On receiving DNA information from reputable companies such as 23andMe, FTDNA, and Ancestry, the adoptee can upload his or her information into one or more available databases to see if there are any matches.
If you're looking for the most reliable DNA tests, shop for them online rather than buying one from a drug store. While less expensive, the store bought ones don't measure as many SNP's (single nucleotide polymorphisms) as the ones you can purchase online; this means they can be less accurate than those offered from websites. The online ones tend to offer a broader band of support to their customers as well, and most are affiliated with databases used to compare matches based on your results.
The process is simple. Your kit will come with a test tube and easy to follow directions. Some require a simple and painless swab of the inside of your cheek, while others may ask you to spit directly into the tube itself. Each tube has a unique barcode that requires registration. Once the tube is sealed and registered, simply mail it off and within six to eight weeks, your results will be mailed or emailed to you.
There are several types of DNA tests, and some will be more useful and accurate for adoptees seeking their biological roots than others.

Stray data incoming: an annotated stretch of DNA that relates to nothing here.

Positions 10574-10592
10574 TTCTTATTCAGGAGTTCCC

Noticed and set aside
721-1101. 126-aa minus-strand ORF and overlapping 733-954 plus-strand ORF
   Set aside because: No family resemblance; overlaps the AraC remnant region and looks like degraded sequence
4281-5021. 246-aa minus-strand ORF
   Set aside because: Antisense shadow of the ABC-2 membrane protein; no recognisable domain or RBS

The first type of DNA testing is Y-DNA. This test is for men only, and will trace your lineage back through your paternal lines. This is useful if you are looking for birth fathers and surnames. In order for this test to be the most effective, the company should offer to run a Y-DNA37 at the bare minimum (which checks 37 markers). If you are given a choice, upgrading to a Y-DNA67 will offer a more accurate test.
Mitochondrial DNA testing (mtDNA) gives information on female ancestors. It can be used by both men and women, and is passed from the mother to both genders of children. While this is useful for searching maternal lineage, the data provided is generally too far back to be of much use for those seeking more modern day relatives.
Autosomal DNA (atDNA) is the most accurate and complete test for both sexes. This test examines over 700,000 markers on 22 pairs of chromosomes.
After you take your DNA test, adoptees can join groups on Yahoo and Facebook to search for matches. Many online sites offer large databases to look for matches, as well. One of these sites is GedMatch, which is a free, volunteer run organization that compares results from Ancestry, 23andME, and FTDNA. Other sites offer large databases as well, such as DNAAdoption and Family Tree DNA. Signing up for these registries will increase the likelihood that you will find your biological family.
Family Tree DNA in particular boasts the Global Adoptee Genealogy Project, and gives discounts for some testing projects. They also allow free information transfers to their site from other ongoing DNA projects. Their autosomal test is known as the Family Finder, and starts at $79.
The process of finding one's biological family doesn't have to be overly complicated or expensive; it may be as simple as a DNA test from a reputable company.